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The stabilizing axial spinal pillar in the lumbar spine.

Domenii publicaţii > Ştiinţe medicale + Tipuri publicaţii > Articol în revistã ştiinţificã

Autori: Stefan Mircea Iencean

Editorial: Spinal Cord. 2002 Apr;40(4):178-85., 2002.


STUDY DESIGN: A theoretical model of spinal stability is proposed. OBJECTIVE: To present a biomechanical study in vitro using flexibility and loading tests of the normal lumbar spine and of two lumbar models of spinal stability in order to determine which of the lumbar middle-column model and the personal suggested model of lumbar central axial pillar is more resistant and stable. SETTING: Hospital ‘Sf.Treime’, Iasi, Romania. METHODS: Twenty-three fresh human cadaveric lumbar spines were tested with flexibility and loading tests of the intact lumbar functional units and of two types of spinal model specimens: 10 lumbar middle-column models and 13 lumbar central pillar model specimens. Parameters of vertebral motion and vertebral compression were compared to determine the differences between the types of spinal models. RESULTS: The flexibility tests show a significant increase in motion of the lumbar middle-column model specimens compared to the lumbar central pillar model specimens. The lumbar central pillar model specimens are three times more stable compared to the middle-column models. The compression tests show that the lumbar central axial pillar model specimens were more resistant, on average by 10% (30% maximum) compared to the other model. CONCLUSIONS: The lumbar model formed by the axial overlapping of the posterior half moon of vertebral body continued by the pedicles and the articular processes is more stable and more resistant compared to the middle-column model of the three-columns theory of Denis. In the lumbar spine this central axis spinal pillar is the structure of spinal stability and resistance, and I propose this central axial spinal pillar as the stabilizing structure for all the spine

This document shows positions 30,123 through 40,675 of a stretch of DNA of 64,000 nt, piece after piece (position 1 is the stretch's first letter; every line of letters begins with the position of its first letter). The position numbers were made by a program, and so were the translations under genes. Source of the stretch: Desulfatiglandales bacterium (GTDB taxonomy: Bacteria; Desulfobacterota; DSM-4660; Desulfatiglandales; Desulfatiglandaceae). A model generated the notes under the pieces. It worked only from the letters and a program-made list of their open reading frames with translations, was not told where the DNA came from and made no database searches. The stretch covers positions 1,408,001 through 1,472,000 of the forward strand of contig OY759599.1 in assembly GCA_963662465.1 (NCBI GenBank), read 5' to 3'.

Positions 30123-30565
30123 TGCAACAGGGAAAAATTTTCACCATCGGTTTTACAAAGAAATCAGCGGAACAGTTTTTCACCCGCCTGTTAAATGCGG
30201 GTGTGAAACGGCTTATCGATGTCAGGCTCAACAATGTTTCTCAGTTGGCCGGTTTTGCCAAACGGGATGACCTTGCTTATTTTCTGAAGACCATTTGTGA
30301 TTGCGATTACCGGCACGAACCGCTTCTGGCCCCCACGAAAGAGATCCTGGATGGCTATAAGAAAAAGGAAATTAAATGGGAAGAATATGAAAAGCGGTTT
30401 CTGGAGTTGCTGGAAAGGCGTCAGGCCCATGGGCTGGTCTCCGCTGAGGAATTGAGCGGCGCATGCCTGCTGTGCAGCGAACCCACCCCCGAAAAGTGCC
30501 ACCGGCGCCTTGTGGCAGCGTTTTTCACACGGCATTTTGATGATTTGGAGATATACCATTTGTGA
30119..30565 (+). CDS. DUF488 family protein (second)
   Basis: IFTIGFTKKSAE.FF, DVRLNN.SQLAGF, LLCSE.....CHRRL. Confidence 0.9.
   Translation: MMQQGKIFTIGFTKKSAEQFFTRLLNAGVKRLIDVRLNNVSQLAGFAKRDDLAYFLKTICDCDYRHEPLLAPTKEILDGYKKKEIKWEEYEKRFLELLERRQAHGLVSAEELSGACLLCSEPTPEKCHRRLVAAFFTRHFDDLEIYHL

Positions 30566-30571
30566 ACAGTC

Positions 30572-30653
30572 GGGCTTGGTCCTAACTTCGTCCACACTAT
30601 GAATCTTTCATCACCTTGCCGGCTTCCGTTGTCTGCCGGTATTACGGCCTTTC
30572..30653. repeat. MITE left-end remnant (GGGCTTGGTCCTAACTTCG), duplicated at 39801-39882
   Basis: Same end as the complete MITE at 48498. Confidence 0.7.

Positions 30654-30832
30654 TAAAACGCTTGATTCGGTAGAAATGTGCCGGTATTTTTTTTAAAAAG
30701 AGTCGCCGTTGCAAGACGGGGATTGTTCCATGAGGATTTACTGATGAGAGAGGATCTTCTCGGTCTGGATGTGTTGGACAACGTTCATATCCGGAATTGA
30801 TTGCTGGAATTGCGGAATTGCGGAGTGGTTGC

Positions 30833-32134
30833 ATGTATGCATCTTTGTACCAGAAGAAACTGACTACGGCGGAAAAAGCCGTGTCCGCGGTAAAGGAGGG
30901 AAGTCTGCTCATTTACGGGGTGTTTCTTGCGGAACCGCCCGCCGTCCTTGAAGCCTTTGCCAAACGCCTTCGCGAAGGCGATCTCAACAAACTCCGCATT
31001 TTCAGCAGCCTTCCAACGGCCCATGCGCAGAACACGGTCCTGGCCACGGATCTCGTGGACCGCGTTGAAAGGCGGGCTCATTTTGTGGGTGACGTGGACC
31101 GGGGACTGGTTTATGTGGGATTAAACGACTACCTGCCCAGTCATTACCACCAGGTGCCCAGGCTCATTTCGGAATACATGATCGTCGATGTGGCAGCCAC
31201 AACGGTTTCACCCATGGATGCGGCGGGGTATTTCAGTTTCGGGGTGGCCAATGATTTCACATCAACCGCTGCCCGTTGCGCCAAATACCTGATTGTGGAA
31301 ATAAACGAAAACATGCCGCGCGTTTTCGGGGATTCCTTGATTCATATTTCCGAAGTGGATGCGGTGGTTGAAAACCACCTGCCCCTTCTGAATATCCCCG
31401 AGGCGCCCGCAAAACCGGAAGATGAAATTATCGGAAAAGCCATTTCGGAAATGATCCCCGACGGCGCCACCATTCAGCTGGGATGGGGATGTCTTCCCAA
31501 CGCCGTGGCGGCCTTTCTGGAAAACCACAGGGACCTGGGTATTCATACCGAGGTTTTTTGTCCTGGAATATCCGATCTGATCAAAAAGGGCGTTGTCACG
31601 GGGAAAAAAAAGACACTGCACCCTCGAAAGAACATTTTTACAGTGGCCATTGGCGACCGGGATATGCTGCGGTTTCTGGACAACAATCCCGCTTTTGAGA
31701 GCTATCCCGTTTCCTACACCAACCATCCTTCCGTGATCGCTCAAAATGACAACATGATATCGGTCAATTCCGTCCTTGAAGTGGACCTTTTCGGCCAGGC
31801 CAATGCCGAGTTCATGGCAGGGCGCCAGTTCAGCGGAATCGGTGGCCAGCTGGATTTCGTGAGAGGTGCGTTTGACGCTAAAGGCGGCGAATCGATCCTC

Cuvinte cheie: The Official Journal of the International Medical Society of Paraplegia